In February 1907 his wife Emma went up to London to take part in the suffragist procession from Hyde Park to Exeter Hall, which became known as the mud march because of the terrible weather. In May 1908 Emma wrote a letter published in ‘The Nation’ demanding not only the vote but also that women should also have a place in government ‘not to supersede men’s rule, but to share it, standing on the same platform with equal rights’. 3 The following month on 21 June 1908, Emma with other distinguished ladies travelled in carriages ahead of the rally of 50,000 people converging on Hyde Park. 4

Emma was no militant and Hardy had no fear that his wife would start chaining herself to railings or breaking shop windows. In 1909 she resigned from the London Society for Women’s Suffrage because she disapproved of militancy.

Hardy stated his view clearly, if condescendingly, in a letter to Helen Ward of the National Union of Women’s Suffrage Societies in December 1908. He felt that men in sympathy with the cause ‘should be permissive only – not cooperative’: his reason being that women did not realise what the consequences of giving the vote to them would be. In a very pessimistic view he wrote:

I refer to such results as the probable break-up of the present marriage-system, the present social rules of other sorts, religious codes, legal arrangements on property, etc (through men’s self protective countermoves.) I do not myself consider that this would be necessarily a bad thing (I should not have written ‘Jude the Obscure’ if I did) but I deem it better that women should take the step unstimulated from outside. So, if they should be terrified at consequences, they will not be able to say to men: ‘You ought not to have helped bring upon us what we did not foresee.’

Consequently he concluded: ‘I am not disposed to be active in the cause.’ 5

He believed that, once women had the vote, ‘men could strike out honestly right & left in a way they cannot do while women are their dependents, without showing unchivalrous meanness’. Giving the vote to women would free both sexes, ‘all superstitious institutions will be knocked down or rationalized – theologies, marriage, wealth-worship, labour-worship, hypocritical optimism, & so on’. 6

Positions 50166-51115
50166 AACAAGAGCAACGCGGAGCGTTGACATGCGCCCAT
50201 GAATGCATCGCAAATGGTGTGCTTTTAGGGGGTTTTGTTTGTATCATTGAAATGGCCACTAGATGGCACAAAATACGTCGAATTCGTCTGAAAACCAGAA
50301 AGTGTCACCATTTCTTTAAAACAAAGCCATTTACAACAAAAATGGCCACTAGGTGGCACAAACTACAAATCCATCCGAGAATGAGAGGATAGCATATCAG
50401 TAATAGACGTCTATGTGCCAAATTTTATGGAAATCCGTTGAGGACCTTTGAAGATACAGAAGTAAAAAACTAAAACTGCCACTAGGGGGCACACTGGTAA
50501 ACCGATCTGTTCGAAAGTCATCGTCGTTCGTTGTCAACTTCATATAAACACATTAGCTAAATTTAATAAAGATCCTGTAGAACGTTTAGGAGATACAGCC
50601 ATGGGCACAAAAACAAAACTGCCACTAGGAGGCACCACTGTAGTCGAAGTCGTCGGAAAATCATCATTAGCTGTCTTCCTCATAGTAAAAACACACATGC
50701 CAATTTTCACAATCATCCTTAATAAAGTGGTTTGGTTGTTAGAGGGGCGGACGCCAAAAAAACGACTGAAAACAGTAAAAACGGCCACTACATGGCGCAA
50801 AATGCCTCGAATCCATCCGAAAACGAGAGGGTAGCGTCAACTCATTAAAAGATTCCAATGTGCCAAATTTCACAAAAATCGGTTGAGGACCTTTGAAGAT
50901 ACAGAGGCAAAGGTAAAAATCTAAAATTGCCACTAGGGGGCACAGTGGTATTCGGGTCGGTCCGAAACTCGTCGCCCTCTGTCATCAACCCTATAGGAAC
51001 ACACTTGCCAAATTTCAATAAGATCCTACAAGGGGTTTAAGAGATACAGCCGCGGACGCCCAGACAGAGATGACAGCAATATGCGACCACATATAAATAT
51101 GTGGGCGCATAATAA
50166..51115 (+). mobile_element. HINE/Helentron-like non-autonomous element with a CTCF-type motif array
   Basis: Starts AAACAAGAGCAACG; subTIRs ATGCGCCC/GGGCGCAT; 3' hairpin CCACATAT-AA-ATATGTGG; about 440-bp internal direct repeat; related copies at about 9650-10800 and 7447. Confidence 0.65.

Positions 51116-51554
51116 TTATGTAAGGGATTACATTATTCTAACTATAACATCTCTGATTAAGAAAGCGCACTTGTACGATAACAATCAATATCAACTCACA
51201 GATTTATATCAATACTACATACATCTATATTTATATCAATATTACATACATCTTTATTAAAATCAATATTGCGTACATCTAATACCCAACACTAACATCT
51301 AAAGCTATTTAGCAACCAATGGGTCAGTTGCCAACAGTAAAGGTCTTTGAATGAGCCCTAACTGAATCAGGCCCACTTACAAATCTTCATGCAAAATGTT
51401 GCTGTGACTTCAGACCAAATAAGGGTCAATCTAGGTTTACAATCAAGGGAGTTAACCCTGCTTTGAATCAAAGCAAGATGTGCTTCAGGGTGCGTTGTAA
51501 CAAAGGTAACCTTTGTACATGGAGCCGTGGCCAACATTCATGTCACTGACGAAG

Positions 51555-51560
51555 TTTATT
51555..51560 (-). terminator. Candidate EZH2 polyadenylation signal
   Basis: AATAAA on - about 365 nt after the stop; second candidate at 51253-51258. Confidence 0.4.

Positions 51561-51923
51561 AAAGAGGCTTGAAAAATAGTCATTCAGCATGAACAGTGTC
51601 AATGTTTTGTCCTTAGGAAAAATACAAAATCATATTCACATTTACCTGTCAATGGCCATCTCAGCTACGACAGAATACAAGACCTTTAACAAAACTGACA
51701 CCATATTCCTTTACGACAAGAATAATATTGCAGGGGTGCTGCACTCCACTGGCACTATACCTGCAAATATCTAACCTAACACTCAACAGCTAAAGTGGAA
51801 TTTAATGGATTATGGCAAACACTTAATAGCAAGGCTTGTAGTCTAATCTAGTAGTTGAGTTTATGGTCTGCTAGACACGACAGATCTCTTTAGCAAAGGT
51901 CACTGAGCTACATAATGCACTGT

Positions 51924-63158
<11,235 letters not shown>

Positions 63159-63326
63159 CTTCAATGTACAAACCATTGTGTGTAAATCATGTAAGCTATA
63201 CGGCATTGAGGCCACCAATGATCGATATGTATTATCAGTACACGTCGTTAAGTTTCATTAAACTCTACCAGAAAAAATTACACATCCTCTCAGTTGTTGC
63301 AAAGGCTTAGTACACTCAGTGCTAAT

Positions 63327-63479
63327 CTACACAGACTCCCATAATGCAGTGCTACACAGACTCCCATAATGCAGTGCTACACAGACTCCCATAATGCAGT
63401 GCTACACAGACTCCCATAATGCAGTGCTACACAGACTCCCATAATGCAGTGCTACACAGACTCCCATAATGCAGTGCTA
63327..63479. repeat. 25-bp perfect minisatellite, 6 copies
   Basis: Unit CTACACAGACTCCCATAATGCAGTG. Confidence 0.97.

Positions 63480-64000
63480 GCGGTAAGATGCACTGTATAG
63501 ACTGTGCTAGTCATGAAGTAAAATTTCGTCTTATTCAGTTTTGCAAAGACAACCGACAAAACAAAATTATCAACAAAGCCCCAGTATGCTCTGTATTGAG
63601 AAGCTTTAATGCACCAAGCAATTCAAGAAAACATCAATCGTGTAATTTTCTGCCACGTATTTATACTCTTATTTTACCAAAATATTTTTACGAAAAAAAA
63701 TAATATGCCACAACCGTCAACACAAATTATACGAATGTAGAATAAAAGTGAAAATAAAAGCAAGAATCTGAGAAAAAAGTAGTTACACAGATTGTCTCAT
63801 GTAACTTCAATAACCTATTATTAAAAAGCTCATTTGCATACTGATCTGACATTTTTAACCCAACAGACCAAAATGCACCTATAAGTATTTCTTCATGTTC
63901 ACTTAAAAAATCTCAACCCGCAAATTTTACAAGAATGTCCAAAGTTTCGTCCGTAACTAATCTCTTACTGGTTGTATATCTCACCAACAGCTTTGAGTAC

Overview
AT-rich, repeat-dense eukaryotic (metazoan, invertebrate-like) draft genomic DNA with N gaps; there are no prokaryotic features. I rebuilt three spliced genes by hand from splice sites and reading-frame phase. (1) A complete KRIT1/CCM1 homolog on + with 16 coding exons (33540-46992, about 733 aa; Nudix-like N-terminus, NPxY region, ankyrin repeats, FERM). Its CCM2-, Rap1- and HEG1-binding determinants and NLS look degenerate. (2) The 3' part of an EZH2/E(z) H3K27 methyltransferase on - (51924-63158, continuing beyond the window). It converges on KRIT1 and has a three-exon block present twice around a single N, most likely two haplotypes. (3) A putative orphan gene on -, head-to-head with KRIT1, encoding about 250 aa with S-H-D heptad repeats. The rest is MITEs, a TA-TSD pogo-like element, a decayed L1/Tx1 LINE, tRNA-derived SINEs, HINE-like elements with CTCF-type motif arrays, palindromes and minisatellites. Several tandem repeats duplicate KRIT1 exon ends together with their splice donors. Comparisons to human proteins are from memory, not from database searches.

His dilemma was that, while he thought women should have the vote by right, he wasn’t convinced that they would use it wisely. However, he always refused to support those opposed to women’s suffrage. In July 1910 he declined to sign an anti-suffrage letter when asked to by Lord Curzon. In 1918, when some women got the vote, he made no comment on it – at least in public. Despite his misgivings, which were unfounded, he considered women’s suffrage a step forward in the equality of the sexes and a progressive measure leading to much needed social change.

On 26 April here at The National Archives there is a talk Suffragettes in trousers: male support for women’s suffrage sharing the stories of men who supported the campaign for women’s suffrage.


  1. Michael Millgate (editor), Letters of Emma and Florence Hardy (Oxford, 1996), Emma Hardy to Mary Haweis, 13 November 1894.
  2. R L Purdy and M Millgate (editors), The Collected Letters of Thomas Hardy (Oxford, 1982) III, 238-39, Hardy to Millicent Fawcett, 30 November 1906
  3. The Nation, 9 May 1908.
  4. Andrew Rosen, Rise Up Women! (London, 1974) p. 104
  5. R L Purdy and M Millgate (editors), The Collected Letters of Thomas Hardy (Oxford, 1982) III, 360 Hardy to Helen Ward, National Union of Women’s Suffrage Societies, 22 December 1908.
  6. Ibid (Oxford, 1984) IV, 21 Hardy to Clement Shorter [Early May 1909].


  1. Edmund Freeman says:

    Thank you for this informative blog. It is interesting to compare Hardy’s notions regarding woman’s votes by comparing them with today’s results. After 100 years has passed women are still looking for equality in many sections of society. Particularly in the third world religions and customs.